Helle Winther1, Anne-Merete Kissow2 & Carsten Sandahl1
1 Dept. of Nutrition, Exercise and Sports, University of Copenhagen
2 Knowledge Centre on Disability, Høje Tåstrup
Many people with serious movement handicaps must live their lives in institutions. Some of them are not able to take part in movement activities themselves, and thus are also at risk of going into a «negative spiral» with consequences for their health and quality of life, as well as their emotional and social lives (Blömer et al., 2015). This group has so far been given little attention in both Danish and international research.
Contemporary research trends show that there is a need to examine the thus far unused potentials in wholeness-oriented movement activities which allow for physical, psychological, emotional and social processes (Axelsson, Imms & Wilder, 2014; Østern, 2014). This article illustrates a research project which has examined the running fellowship called Team Twin, offering activities in which people with very different predispositions for movement participate in running activities together. The results show that inclusive movement fellowships in which the participants take part on an equal basis may have many possibilities for movement practice in the future for target groups with physical challenges (Winther, Kissow, Theisen Pedersen & Sandahl, 2018).
The running activities are focused on the connection between the joy of movement, physical challenges, and heartfelt, warm fellowship in the group. Thus they may create a «positive spiral» so that the quality of life is improved for both participants. The project’s ambition is also to illustrate to what degree participants with an apparently low degree of intensity can get physiological benefit from the activities. The main theoretical focus of the project is connected to a multi-dimensional understanding of movement in which the interaction between physical, psychological, emotional, social, and cultural dimensions in the movement activities are important (Winther, 2017). The hypothesis is that a «positive spiral» is connected to the intensity of several of these dimensions of movement. The more dimensions that are in play at a time, the more joy, quality of life, health and development will be visible in both the individual with a movement handicap, and the group or fellowship of which the individual is a part.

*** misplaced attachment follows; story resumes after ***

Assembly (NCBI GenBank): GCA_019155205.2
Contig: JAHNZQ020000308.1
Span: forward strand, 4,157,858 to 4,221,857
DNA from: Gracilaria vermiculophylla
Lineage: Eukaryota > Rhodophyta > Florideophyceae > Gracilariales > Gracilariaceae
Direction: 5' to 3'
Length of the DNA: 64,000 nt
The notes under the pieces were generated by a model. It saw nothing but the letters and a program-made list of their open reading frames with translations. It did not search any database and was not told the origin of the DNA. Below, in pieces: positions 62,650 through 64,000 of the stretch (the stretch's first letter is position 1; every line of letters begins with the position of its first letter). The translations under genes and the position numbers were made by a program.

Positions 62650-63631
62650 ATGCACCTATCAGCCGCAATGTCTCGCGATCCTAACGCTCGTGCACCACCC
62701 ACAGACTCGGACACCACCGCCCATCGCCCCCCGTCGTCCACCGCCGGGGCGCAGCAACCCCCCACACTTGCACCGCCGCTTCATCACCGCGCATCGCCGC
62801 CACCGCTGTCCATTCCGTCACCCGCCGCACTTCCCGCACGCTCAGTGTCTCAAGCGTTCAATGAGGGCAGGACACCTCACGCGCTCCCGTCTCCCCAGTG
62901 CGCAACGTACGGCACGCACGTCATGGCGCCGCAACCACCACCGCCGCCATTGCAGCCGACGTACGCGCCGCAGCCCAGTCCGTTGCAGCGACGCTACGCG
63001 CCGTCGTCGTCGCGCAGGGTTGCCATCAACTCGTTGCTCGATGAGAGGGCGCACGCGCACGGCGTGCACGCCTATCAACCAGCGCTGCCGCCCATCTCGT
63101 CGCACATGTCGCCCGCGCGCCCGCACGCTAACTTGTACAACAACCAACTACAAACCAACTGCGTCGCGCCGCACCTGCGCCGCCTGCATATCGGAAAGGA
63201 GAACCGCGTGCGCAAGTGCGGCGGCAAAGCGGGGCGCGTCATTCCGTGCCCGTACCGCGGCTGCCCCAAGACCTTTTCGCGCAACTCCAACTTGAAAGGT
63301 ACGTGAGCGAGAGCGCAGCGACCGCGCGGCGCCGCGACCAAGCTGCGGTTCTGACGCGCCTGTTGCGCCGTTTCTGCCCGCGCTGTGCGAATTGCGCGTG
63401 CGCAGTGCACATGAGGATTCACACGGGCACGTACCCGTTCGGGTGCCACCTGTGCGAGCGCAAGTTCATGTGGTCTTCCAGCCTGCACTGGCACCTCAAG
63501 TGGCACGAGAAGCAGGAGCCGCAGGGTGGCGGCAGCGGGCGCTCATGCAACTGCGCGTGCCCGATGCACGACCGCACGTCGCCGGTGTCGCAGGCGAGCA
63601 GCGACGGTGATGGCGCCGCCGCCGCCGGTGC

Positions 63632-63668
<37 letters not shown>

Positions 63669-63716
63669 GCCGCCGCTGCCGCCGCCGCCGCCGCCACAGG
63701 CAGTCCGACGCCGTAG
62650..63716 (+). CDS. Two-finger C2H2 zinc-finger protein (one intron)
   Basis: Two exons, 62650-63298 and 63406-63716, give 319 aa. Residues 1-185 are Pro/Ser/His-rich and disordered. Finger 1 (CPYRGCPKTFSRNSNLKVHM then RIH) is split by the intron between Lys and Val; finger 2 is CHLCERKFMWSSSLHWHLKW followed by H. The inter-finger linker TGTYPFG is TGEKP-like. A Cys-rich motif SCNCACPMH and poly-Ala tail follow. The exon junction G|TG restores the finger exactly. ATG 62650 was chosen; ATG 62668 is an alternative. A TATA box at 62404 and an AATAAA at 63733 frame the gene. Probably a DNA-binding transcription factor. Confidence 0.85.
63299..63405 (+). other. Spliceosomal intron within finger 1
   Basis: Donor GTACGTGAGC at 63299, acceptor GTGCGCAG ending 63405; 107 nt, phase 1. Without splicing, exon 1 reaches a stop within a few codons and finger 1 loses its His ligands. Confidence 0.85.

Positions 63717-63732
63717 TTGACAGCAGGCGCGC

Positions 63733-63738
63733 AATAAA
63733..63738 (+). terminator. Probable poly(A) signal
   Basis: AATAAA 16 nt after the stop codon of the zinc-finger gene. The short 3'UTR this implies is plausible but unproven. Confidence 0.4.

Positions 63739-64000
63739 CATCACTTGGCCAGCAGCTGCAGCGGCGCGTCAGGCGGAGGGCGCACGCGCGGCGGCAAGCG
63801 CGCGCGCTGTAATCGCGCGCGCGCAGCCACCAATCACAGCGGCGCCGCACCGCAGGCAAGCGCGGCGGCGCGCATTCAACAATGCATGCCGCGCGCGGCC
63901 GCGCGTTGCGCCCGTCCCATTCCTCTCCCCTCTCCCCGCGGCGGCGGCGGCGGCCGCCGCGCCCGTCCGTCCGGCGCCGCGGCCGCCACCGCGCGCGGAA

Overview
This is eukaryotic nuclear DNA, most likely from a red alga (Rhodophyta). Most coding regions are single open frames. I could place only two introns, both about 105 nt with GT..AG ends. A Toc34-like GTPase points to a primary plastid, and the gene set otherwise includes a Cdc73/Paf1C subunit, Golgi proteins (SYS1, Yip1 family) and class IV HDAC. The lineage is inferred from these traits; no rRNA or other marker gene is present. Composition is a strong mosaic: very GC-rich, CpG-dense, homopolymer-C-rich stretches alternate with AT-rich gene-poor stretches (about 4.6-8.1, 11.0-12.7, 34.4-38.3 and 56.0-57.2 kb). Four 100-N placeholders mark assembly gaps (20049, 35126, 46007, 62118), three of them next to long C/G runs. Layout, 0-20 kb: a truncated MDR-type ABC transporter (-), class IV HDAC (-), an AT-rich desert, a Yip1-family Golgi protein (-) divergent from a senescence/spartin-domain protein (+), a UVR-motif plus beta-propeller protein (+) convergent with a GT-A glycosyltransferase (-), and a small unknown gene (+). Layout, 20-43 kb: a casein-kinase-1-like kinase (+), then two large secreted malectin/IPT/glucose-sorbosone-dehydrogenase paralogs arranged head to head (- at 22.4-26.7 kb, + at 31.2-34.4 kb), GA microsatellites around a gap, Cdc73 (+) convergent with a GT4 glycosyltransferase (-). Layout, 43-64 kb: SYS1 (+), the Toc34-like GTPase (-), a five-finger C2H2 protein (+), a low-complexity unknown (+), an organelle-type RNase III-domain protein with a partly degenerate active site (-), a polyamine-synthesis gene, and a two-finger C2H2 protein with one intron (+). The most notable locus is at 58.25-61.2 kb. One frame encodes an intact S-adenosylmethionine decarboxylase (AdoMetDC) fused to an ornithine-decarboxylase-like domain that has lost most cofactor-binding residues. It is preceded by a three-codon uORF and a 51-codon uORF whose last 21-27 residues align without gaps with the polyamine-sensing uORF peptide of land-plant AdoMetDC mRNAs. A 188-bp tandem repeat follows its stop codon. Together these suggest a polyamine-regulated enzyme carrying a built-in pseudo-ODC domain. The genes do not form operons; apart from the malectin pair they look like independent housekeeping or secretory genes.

The project contributes to knowledge about how inclusive running activities may be life-changing for the participants. Results from the project may also create a starting point for further research in a field which is very sparsely investigated to date. Thus this project, combined with other research, may contribute to future suggestions for movement practice for these and other seriously physically challenged target groups.
HELLE WINTHER, Ph.D., is an Associate Professor in dance and movement psychology at the Department of Nutrition, Exercise and Sports, University of Copenhagen. She is also a trained body and dance psychotherapist. Helle is the coordinator for the research strategy “Embodiment, Learning and Social Change”. She is also leader of the studies of dance, movement teaching and movement psychology. She works with the existential and inclusive elements in dance, play, and bodywork for many groups. Her research and teaching is focused on dance and movement pedagogy, dance therapy, movement psychology, and the language of the body in professional practice. Furthermore, she has educated generations of university students in movement and PE for families. Helle has published six books and numerous research articles about her work. Her work has been portrayed in Danish TV (DR1, DR2, TV2) and in radio portraits. She has received three teaching awards at the University of Copenhagen.
ANNE-MERETE KISSOW is consultant and senior researcher Ph.D. at Knowledge Centre on Disability, Høje Taastrup, Denmark. She is Bachelor in Physical Education, Physiotherapist and Master in Educational Studies. As a Physiotherapist Anne-Merete worked in the fields of Rehabilitation and Psychiatry and she was lecturer in Movement, Physiotherapy and Pedagogy / Psychology in University College. As a researcher, she has a certain interest in movement and rehabilitation and the relation between participation in movement activities and everyday life of people with disabilities. Anne-Merete is author, co-author and editor of several textbooks and has published articles in scientific as well as professional journals.
CARSTEN SANDAHL has graduated from the University of Copenhagen where he finished his master’s programme in the field of sport and exercise in 2017. During his studies Carsten taught sports in Vestre Fængsel, a Danish prison. From here he wrote his master’s thesis which investigated how sports can be used in the work with the inmates’ social and personal development. For the last 1,5 years Carsten has been working at “The sports project” which is a Copenhagen bound project that has it as its main goal to help “kids and youth at risk” back into the society through activities – not only physical activities but all activities that motivates the kids. In addition to his full-time work, Carsten also teaches at the University of Copenhagen annually for 10 weeks on the subject “Learning in sports”.
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